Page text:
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Freight logistics strategy released

Tuesday, 6 December 2011 3:03 p.m.

Efficient logistics scheduling can reduce supply chain costs by about 20 percent while improving service quality and customer satisfaction, a newly released freight logistics strategy for the Bay of Plenty says.

The Future of Freight Logistics, completed as part of the Bay of Connections economic strategy for the Bay of Plenty, was launched this week.

Chair of the Bay of Connections Freight Logistics Group Tony Hawken said the costs of getting goods to market were typically just under 10 percent of business turnover. More efficient logistics meant transport operators gained from more effective use of assets and strengthened customer relationships, producers, importers and customers gained from reduced inventory and logistics costs while the community benefited from reduced congestion, noise and pollution and fewer accidents.

"Efficient logistics is critical for the success and growth of the New Zealand economy. The volume of freight in the Bay of Plenty will continue to grow and must be planned for. By developing a world-class logistics chain in our region, we can help to boost trade and the Bay of Plenty economy," he said. 

"There is an opportunity to establish the Bay of Plenty as an efficient distribution and logistics region, where we recognise the importance of responsibly run freight logistics to economic success, locally and nationally."

He said the benefits from world-class logistics technologies and practices would help the region to attract on-going investment.

The Strategy provides a three to five year plan of commercially realistic actions to influence regional infrastructure plans, provide more cost effective management of freight and drive business efficiency, establishing the Bay of Plenty as the leading region for excellence in supply chain, distribution and logistics for freight by 2020 and supporting business and economic growth in the region.

The strategy encouraged commercially-led collective action, and sought a partnership with local and central government, economic development agencies and other key stakeholders. It covered road, rail, sea and air and was developed by a variety of leaders in the industry.

"To achieve our vision of a World Class Freight Logistics Region the Bay of Plenty needs to own this strategy and act upon it," Mr Hawken said.  

"We will need to work in partnership with industry, key agencies and neighbour regions, including Waikato and Auckland. We will also need to work closely with central government, industry organisations and key producers and importers with a national scope of operation."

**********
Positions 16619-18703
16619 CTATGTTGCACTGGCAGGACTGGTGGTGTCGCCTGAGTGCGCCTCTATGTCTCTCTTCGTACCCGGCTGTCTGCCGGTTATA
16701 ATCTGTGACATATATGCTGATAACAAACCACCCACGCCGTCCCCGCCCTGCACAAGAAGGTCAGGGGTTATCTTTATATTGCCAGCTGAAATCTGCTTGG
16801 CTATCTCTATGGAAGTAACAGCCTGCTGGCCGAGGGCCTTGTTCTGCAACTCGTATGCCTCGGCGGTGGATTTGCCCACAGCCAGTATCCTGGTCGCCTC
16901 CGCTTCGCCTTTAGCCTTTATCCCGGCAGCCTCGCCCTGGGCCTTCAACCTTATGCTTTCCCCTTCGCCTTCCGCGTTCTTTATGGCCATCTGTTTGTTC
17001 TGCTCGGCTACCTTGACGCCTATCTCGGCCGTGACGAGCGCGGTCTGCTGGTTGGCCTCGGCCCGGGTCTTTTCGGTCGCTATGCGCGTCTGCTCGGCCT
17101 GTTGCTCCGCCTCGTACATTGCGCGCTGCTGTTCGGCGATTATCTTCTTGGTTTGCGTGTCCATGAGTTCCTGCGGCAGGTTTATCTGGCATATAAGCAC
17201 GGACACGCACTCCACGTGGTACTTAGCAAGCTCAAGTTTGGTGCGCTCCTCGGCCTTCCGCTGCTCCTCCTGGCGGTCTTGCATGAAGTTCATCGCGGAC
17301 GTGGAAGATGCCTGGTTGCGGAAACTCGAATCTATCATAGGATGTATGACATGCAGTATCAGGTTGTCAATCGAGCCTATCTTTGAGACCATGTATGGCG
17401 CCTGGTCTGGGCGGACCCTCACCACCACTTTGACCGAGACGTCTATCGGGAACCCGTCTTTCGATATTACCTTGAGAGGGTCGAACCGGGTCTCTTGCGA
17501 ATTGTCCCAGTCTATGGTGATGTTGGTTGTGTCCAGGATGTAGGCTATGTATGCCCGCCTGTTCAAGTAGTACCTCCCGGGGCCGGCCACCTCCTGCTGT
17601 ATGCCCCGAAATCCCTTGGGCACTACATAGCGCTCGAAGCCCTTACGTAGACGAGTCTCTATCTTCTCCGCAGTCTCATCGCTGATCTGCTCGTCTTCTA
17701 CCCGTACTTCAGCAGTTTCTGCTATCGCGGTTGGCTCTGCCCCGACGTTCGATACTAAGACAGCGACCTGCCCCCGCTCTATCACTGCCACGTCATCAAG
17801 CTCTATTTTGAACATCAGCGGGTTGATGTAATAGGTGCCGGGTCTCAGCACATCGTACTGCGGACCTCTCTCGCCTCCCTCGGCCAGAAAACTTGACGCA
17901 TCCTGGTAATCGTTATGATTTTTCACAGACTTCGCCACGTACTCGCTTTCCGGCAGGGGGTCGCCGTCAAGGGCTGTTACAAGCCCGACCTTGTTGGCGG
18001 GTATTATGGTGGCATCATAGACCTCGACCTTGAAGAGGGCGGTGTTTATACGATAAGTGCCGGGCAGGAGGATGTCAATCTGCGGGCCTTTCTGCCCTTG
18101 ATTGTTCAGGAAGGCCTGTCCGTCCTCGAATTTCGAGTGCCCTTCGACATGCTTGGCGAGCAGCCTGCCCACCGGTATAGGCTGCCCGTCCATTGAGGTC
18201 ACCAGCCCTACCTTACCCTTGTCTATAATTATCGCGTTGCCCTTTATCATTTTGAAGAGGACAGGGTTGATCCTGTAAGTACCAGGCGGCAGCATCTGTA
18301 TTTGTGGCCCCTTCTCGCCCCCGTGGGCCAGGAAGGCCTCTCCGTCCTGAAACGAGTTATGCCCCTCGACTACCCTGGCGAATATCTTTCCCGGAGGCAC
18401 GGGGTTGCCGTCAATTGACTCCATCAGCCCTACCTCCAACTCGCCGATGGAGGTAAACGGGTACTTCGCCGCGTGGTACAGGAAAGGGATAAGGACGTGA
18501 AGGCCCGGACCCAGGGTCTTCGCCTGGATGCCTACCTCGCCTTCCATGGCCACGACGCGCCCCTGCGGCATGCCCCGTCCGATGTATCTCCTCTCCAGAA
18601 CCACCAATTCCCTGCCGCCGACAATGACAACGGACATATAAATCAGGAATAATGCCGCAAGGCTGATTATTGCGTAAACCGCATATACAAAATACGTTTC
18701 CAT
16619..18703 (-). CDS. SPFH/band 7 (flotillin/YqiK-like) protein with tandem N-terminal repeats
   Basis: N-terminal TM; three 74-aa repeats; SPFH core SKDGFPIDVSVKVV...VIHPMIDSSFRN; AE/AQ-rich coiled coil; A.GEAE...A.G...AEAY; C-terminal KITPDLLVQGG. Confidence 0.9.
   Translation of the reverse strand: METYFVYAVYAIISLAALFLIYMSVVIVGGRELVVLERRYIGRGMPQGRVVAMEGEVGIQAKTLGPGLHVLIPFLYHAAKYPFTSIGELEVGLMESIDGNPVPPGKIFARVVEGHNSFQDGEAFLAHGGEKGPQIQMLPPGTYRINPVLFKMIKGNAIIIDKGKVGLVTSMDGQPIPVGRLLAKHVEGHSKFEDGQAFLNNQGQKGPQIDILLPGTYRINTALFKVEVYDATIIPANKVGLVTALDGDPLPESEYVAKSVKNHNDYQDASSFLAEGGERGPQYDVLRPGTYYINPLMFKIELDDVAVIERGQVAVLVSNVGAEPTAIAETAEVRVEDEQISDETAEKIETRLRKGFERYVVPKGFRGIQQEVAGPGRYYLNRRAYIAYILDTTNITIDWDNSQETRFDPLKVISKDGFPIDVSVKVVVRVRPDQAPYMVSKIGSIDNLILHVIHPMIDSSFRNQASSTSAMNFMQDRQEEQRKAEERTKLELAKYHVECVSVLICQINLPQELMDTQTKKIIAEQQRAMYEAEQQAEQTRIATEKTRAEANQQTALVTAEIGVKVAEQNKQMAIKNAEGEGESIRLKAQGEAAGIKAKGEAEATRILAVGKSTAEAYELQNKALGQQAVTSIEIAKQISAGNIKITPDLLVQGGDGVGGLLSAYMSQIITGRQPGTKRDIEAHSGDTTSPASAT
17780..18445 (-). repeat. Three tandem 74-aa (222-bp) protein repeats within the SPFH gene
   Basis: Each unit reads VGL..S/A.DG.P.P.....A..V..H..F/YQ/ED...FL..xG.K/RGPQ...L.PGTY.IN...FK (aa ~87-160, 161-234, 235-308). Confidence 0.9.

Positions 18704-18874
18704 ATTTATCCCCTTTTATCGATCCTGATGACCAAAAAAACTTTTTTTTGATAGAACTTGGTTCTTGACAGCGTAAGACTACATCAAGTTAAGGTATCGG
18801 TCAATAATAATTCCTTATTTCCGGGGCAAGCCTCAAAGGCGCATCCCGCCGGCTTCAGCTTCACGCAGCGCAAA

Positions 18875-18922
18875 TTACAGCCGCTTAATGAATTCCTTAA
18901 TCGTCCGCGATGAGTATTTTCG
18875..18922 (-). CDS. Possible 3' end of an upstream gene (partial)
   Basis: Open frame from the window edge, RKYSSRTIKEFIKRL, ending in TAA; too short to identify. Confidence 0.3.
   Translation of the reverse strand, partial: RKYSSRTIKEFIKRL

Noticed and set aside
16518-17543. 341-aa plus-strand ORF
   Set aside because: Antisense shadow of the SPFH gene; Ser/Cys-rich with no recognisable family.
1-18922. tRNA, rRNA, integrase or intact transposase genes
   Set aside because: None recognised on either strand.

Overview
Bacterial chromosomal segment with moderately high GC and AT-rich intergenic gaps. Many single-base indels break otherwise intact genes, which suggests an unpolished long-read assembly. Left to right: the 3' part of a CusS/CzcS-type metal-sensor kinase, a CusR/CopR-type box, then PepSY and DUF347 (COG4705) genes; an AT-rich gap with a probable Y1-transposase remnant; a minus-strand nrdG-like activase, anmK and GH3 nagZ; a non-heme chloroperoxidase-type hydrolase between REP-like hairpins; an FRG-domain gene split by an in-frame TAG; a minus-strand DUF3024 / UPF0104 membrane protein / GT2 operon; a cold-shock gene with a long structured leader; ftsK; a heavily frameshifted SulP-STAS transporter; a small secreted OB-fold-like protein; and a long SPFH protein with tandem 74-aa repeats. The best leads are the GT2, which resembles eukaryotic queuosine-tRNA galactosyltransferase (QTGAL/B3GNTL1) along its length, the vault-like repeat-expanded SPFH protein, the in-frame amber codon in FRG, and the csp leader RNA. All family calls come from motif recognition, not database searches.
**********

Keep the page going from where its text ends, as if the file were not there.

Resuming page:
The Action Plan is made up of eight major areas, and also aims to improve safety, reduce the impact on the environment and preserve community values. A Bay of Plenty Logistics Action Group representing production sectors, importers and logistics operators will be set up to provide strong commercial leadership and drive logistics initiatives.

The Port of Tauranga would remain of central importance with a strong potential for increased imports through Tauranga stimulating the development of distribution and light industries and other services in the region. Maintaining efficient transport corridors to the Port of Tauranga and supporting local road networks will become increasingly important, the Strategy says. 

"A combination of private and public sector investment is likely to create the most efficient supply chain. Businesses working together with public agencies can ensure infrastructure is built at the right time to meet real commercial needs. We want our region to be recognised as a world leader in developing and implementing logistics solutions to attract investment and drive economic growth," Mr Hawken said. 

"To have a world-class supply chain requires a commitment to measure performance and to work to continually improve that performance against this baseline data."

 Ends

 For further media information please contact Miles McConway on 0800 884 880 or Linda Thompson, Senior Communications Advisor, on (021) 923 339.

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